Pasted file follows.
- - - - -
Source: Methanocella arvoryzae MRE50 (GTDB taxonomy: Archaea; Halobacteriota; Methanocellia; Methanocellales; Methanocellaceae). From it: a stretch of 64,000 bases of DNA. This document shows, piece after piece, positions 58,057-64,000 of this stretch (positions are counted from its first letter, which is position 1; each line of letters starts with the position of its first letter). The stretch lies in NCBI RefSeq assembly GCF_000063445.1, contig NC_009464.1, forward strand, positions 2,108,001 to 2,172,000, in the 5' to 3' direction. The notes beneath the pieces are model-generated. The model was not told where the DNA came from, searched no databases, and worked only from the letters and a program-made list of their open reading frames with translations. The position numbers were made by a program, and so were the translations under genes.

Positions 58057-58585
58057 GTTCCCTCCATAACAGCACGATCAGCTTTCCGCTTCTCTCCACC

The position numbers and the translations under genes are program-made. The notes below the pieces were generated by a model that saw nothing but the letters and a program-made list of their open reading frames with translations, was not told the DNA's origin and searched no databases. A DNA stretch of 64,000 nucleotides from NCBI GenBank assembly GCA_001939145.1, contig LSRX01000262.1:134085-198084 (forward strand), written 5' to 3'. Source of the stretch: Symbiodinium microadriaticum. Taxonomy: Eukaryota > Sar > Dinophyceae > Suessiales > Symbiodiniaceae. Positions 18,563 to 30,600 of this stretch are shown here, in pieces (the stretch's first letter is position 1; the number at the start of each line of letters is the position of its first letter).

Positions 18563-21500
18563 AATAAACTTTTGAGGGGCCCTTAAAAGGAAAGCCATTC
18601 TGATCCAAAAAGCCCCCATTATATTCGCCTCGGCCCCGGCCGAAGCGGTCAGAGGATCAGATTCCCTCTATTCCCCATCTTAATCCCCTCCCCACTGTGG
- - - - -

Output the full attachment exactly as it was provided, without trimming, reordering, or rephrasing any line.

Source: Methanocella arvoryzae MRE50 (GTDB taxonomy: Archaea; Halobacteriota; Methanocellia; Methanocellales; Methanocellaceae). From it: a stretch of 64,000 bases of DNA. This document shows, piece after piece, positions 58,057-64,000 of this stretch (positions are counted from its first letter, which is position 1; each line of letters starts with the position of its first letter). The stretch lies in NCBI RefSeq assembly GCF_000063445.1, contig NC_009464.1, forward strand, positions 2,108,001 to 2,172,000, in the 5' to 3' direction. The notes beneath the pieces are model-generated. The model was not told where the DNA came from, searched no databases, and worked only from the letters and a program-made list of their open reading frames with translations. The position numbers were made by a program, and so were the translations under genes.

Positions 58057-58585
58057 GTTCCCTCCATAACAGCACGATCAGCTTTCCGCTTCTCTCCACC

The position numbers and the translations under genes are program-made. The notes below the pieces were generated by a model that saw nothing but the letters and a program-made list of their open reading frames with translations, was not told the DNA's origin and searched no databases. A DNA stretch of 64,000 nucleotides from NCBI GenBank assembly GCA_001939145.1, contig LSRX01000262.1:134085-198084 (forward strand), written 5' to 3'. Source of the stretch: Symbiodinium microadriaticum. Taxonomy: Eukaryota > Sar > Dinophyceae > Suessiales > Symbiodiniaceae. Positions 18,563 to 30,600 of this stretch are shown here, in pieces (the stretch's first letter is position 1; the number at the start of each line of letters is the position of its first letter).

Positions 18563-21500
18563 AATAAACTTTTGAGGGGCCCTTAAAAGGAAAGCCATTC
18601 TGATCCAAAAAGCCCCCATTATATTCGCCTCGGCCCCGGCCGAAGCGGTCAGAGGATCAGATTCCCTCTATTCCCCATCTTAATCCCCTCCCCACTGTGG